The country music star pays tribute to the “angels” who gave her wings
When asked how she found the courage to audition for American Idol, Kellie Pickler has a ready answer: her paternal grandparents, Faye and Clyde Pickler. The bubbly country singer says her grandparents’ love and devotion gave her the confidence to forge ahead with a singing career.
Kellie’s parents had a tumultuous relationship, separating when she was just 2 years old. Her father struggled with addictions to drugs and alcohol and couldn’t care for her properly. Consequently, Kellie’s grandparents became her primary caregivers when she was very young.
Kellie’s grandmother Faye piqued her interest in music. “[Grandma] had a collection of children’s books, and one of those was a songbook. We would sit on the swing on the front porch, and I would just sing my heart out,” Kellie recalls.
But it was her grandfather Clyde who took Kellie to her American Idol audition and calmed her down before her performance. “He said, ‘Sit down, Kellie. We’re here now; what do you have to lose?’” The rest is now country-music history.
Music saved Kellie when her grandmother passed away while Kellie was still in high school. Her first album closes with the song “My Angel,” a heartfelt tribute to her beloved grandmother.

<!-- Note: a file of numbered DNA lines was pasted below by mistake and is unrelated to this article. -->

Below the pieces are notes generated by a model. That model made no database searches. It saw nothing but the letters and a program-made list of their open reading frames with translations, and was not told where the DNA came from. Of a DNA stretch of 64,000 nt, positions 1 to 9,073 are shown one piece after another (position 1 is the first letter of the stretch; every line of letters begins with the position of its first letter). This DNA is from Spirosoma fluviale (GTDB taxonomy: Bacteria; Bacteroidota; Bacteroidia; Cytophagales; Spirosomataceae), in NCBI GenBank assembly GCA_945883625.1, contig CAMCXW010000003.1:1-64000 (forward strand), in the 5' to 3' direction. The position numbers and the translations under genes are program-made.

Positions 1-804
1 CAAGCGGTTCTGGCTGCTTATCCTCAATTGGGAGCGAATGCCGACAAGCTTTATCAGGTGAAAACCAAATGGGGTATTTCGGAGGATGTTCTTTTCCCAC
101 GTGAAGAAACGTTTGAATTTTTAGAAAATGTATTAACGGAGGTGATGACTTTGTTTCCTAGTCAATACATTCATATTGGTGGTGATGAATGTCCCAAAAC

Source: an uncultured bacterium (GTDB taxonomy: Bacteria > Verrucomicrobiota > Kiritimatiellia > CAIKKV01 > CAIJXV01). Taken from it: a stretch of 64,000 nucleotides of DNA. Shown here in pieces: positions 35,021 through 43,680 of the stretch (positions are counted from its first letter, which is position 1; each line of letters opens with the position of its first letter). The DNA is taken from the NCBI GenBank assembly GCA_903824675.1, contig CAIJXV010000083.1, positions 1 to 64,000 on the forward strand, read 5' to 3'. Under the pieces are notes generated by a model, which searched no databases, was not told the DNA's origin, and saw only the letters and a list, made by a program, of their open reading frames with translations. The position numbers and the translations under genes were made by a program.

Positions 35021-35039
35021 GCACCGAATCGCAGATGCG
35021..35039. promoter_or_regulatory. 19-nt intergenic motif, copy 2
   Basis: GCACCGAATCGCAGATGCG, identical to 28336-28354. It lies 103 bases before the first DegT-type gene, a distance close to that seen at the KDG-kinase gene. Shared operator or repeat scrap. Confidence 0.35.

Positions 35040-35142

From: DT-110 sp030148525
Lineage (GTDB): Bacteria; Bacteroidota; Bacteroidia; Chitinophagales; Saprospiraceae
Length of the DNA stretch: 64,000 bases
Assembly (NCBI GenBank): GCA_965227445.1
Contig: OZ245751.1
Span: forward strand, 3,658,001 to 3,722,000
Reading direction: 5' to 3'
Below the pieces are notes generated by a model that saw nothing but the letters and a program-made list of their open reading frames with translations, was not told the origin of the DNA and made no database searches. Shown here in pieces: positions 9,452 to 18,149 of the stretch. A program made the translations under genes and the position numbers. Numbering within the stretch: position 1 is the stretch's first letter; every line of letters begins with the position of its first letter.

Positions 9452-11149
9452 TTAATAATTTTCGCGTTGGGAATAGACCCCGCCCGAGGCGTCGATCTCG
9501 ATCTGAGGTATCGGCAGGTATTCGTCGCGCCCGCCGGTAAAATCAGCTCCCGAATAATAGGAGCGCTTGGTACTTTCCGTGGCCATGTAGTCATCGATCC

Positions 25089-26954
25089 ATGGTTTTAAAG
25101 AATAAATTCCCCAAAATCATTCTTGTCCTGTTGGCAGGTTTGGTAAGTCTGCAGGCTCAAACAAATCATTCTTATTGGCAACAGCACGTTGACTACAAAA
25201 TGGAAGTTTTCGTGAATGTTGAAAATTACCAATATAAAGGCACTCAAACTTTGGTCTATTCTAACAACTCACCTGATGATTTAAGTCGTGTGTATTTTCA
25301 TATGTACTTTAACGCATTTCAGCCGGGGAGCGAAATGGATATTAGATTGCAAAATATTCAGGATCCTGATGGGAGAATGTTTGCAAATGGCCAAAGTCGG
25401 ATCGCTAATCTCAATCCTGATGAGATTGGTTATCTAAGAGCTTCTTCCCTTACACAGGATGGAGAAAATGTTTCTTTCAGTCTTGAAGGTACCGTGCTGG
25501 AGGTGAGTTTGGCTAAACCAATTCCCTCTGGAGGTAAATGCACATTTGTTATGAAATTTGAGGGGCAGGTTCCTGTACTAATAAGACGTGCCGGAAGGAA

Kellie sang “My Angel” and spoke words of encouragement to nearly 1,000 grandparents raising grandchildren and their supporters at a national GrandRally (sponsored by Generations United) in front of the U.S. Capitol in Washington, D.C., in 2008.
This story was excerpted from Grand Successes: Stories of Lives Well-Raised, by permission of Generations United.
A new report on grandfamilies
In the United States, about 7.8 million children live in grandfamilies (homes headed by grandparents), and another 2.7 million grandparents are responsible for most of their grandchildren’s basic needs. These and other facts are reported in Grand Successes: Stories of Lives Well-Raised, a recent publication of Generations United — a national membership organization devoted to improving the lives of children, youth, and older people through intergenerational strategies, programs, and public policies. Grand Successes also features 11 profiles of successful people who were raised by their grandparents as well as numerous recommendations for ensuring and improving the welfare of grandfamilies.
“Talking in purely financial terms, grandparents who are raising their grandchildren are saving the U.S. more than $6.5 billion each year by keeping their kids out of foster care. That’s an extraordinary accomplishment, and we owe those grandparents a tremendous debt of thanks. But saving money isn’t the only way grandparents are contributing to society in a big way: They also provide the love, stability, and support young people need to thrive. Every pundit and policy maker should read and reflect on Grand Successes. Then, they should do everything they can to support these families.”